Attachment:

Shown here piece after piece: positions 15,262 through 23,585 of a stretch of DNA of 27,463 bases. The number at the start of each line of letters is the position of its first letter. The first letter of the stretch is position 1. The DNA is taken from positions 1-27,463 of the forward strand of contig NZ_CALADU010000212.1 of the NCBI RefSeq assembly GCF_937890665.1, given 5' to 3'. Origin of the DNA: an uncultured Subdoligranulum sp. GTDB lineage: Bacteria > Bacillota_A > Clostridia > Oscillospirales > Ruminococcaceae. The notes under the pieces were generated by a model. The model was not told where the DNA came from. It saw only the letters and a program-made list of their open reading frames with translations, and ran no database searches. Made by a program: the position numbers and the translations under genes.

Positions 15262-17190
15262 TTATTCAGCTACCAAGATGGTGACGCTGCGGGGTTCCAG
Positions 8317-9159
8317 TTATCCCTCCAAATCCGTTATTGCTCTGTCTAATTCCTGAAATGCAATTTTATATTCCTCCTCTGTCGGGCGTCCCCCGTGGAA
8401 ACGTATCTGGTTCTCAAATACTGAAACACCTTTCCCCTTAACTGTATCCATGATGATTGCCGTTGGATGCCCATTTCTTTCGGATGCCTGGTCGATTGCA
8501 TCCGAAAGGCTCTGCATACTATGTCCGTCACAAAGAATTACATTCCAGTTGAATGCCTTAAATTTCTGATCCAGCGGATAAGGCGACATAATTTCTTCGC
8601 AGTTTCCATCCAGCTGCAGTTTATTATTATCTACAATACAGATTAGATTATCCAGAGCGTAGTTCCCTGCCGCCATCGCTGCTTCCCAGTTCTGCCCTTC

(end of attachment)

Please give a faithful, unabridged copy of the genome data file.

Shown here piece after piece: positions 15,262 through 23,585 of a stretch of DNA of 27,463 bases. The number at the start of each line of letters is the position of its first letter. The first letter of the stretch is position 1. The DNA is taken from positions 1-27,463 of the forward strand of contig NZ_CALADU010000212.1 of the NCBI RefSeq assembly GCF_937890665.1, given 5' to 3'. Origin of the DNA: an uncultured Subdoligranulum sp. GTDB lineage: Bacteria > Bacillota_A > Clostridia > Oscillospirales > Ruminococcaceae. The notes under the pieces were generated by a model. The model was not told where the DNA came from. It saw only the letters and a program-made list of their open reading frames with translations, and ran no database searches. Made by a program: the position numbers and the translations under genes.

Positions 15262-17190
15262 TTATTCAGCTACCAAGATGGTGACGCTGCGGGGTTCCAG
Positions 8317-9159
8317 TTATCCCTCCAAATCCGTTATTGCTCTGTCTAATTCCTGAAATGCAATTTTATATTCCTCCTCTGTCGGGCGTCCCCCGTGGAA
8401 ACGTATCTGGTTCTCAAATACTGAAACACCTTTCCCCTTAACTGTATCCATGATGATTGCCGTTGGATGCCCATTTCTTTCGGATGCCTGGTCGATTGCA
8501 TCCGAAAGGCTCTGCATACTATGTCCGTCACAAAGAATTACATTCCAGTTGAATGCCTTAAATTTCTGATCCAGCGGATAAGGCGACATAATTTCTTCGC
8601 AGTTTCCATCCAGCTGCAGTTTATTATTATCTACAATACAGATTAGATTATCCAGAGCGTAGTTCCCTGCCGCCATCGCTGCTTCCCAGTTCTGCCCTTC